Best Practices For Reopening Manufacturing Facilities
Manufacturing Leadership Council offers operational practices to keep employees safe.
In an effort to offer the manufacturing sectors some best practices on how companies can keep employees safe while keeping plants open, The Manufacturing Leadership Council, a division of the National Association of Manufacturers, released a new report, New Operational Practices to Consider in the Time of COVID-19, on May 20th.
“Manufacturers have been on the front lines throughout this crisis, and this guide leverages the experiences and real-world practices that manufacturers across America have put into place,” said NAM CEO Jay Timmons. "We’re all looking to get back to some sense of normalcy, but that’s not possible unless we can protect manufacturing workers. By collecting these practices, the MLC is helping all manufacturers continue to set high standards for protecting employees, families and communities while creating products essential to our daily lives.”
These practices meet or exceed existing guidelines from the various federal agencies while also mitigating operational and business risks that are outside the scope of such guidance.
“Since this crisis began, the NAM has been working with Vice President Pence and the Coronavirus Task Force, Centers for Disease Control and Prevention, Occupational Safety and Health Administration and others to relay real-time information from our industry and to ensure manufacturers received the critical guidance they needed to operate safely,” said NAM COO Todd Boppell.
“The MLC has also convened thousands of manufacturing leaders to share practices and develop new ideas for operating safely through this crisis. Manufacturers have come together to help each other and to help our country.”
This information is not meant as authoritative legal, medical, or regulatory guidance or advice. It is not an exhaustive list of operational practices in the COVID-19 environment but rather represents some of the most common “best practices” communicated to the National Association of Manufacturers.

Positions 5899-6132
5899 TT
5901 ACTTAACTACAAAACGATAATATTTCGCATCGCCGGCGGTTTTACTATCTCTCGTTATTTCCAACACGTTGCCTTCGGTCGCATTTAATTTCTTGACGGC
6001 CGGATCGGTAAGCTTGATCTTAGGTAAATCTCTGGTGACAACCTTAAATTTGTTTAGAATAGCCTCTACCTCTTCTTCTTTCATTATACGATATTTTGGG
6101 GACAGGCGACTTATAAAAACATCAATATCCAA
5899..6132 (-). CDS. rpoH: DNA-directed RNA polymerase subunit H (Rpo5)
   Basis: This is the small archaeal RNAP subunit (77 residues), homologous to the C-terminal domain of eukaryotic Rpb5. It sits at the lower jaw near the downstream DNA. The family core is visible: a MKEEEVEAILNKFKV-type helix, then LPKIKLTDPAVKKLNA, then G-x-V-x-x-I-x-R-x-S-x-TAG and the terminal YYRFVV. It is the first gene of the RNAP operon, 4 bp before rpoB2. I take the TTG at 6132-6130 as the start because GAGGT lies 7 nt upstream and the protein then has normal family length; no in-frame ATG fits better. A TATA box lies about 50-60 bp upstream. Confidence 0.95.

The following are a couple of sections from the report.
Facilities and Traffic Management
Companies are limiting and discouraging congregation of staff in any area where they must be closer together than six feet and/or with poor ventilation characteristics.
Cafeterias and break rooms are frequently either closed, or they are rearranged in reduced seating formations to prevent people from sharing tables. In some cases, staff are asked to take breaks or eat lunches in their cars to maintain separation while getting off their feet. Companies are using ample signage to communicate room occupancy limits.
Companies are seeking to install touchless appliances wherever possible—including all sinks and paper towel holders.
Major emphasis is placed on frequent hand washing or hand sanitizing, and, when possible, the appropriate sinks or supplies are located throughout the facility to accommodate the increased frequency.
Companies are focused on cleaning restrooms more frequently, and some toilets or sinks may be blocked off to help maintain social distancing.
Wherever possible, doors are propped open to eliminate a frequent touchpoint for many staff hands. Other companies are installing hardware that allows workers to open doors with their forearms or with a foot pedal.
Hallways and other walkways through buildings may be designated as one-way to reduce close-proximity passing of staff.
Some companies are increasing the use of radios, text messages and email to reduce staff movement and face-to-face communication.
Shifts and Team Design
Many companies realize that any worker may get infected or sick at any time, no matter where the exposure occurs. They, therefore, endeavor to ensure that each worker is only interacting with a very limited number of coworkers to minimize the number of people who might be exposed in the workplace and then quarantined or infected as a result.
Increasing the time between shifts allows for policies that ensure all workers from one shift are off-premises before the next shift arrives, preventing incidental contact between workers on different shifts.
Some facilities have divided workers within the same shift into specific smaller work teams. These teams may be designated with a specific marked floor area in the facility or designated by color of uniforms or other visual cues. Workers may need to interact at closer distances with those on their designated team, but they explicitly do not do so with members of any other team.
Hand-offs are often a critical and normal part of factory operations; everything from clipboards to raw materials
The report also includes other sections:
Site Access to Mitigate Exposure
Workstation Measures to Promote Social Distancing
Illness or Diagnosis Response
Essential Travel Policies
Returning Nonessential Workers